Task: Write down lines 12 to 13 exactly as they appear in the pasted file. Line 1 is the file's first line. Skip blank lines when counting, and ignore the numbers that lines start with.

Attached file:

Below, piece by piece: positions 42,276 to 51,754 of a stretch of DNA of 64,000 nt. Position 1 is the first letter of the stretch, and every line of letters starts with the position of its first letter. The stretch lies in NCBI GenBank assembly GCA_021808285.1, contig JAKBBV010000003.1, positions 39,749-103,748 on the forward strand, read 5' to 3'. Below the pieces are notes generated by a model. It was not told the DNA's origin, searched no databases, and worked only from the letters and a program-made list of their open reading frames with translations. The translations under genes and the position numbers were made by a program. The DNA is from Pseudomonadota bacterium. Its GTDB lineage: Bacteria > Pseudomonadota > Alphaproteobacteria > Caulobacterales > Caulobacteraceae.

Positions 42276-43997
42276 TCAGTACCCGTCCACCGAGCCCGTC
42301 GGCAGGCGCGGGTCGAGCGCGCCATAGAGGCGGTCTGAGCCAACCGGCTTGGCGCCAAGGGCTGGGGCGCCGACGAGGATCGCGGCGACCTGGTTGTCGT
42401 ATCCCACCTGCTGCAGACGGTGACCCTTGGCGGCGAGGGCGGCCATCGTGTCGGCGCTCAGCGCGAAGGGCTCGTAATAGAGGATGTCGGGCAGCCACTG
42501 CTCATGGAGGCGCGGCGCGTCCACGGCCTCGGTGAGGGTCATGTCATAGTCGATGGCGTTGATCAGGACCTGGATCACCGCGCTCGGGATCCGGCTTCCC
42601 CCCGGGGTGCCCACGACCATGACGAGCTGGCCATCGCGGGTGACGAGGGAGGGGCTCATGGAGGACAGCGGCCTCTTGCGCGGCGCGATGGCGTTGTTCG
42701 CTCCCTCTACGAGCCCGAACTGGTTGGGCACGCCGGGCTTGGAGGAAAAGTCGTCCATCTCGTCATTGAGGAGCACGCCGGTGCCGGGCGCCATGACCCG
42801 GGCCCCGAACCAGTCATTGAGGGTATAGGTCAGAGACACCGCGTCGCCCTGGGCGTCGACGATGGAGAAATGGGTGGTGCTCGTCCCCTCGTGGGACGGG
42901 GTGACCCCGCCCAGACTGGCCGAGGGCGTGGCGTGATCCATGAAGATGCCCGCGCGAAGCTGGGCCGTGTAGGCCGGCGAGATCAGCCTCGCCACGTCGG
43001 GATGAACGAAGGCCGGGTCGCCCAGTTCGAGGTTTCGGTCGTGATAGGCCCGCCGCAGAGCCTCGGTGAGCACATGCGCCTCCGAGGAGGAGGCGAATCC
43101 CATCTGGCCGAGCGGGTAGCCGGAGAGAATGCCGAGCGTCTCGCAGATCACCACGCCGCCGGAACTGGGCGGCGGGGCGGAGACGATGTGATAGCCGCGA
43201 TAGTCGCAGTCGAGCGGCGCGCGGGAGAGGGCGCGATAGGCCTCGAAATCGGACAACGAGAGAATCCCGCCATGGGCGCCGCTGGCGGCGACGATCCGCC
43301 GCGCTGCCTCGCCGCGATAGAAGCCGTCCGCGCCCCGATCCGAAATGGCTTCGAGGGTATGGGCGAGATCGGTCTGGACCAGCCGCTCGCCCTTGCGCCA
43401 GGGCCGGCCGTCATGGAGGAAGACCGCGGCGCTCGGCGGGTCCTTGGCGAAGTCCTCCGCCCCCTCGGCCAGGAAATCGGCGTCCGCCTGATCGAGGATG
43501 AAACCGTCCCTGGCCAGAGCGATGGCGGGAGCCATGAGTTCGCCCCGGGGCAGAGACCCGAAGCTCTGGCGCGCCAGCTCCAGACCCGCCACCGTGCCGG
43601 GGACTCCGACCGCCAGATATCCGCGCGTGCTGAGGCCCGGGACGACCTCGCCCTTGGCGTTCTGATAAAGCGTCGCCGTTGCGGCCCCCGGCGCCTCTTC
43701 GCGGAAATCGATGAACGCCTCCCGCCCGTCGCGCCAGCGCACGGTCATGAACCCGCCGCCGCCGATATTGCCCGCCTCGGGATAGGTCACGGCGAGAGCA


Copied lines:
43101 CATCTGGCCGAGCGGGTAGCCGGAGAGAATGCCGAGCGTCTCGCAGATCACCACGCCGCCGGAACTGGGCGGCGGGGCGGAGACGATGTGATAGCCGCGA
43201 TAGTCGCAGTCGAGCGGCGCGCGGGAGAGGGCGCGATAGGCCTCGAAATCGGACAACGAGAGAATCCCGCCATGGGCGCCGCTGGCGGCGACGATCCGCC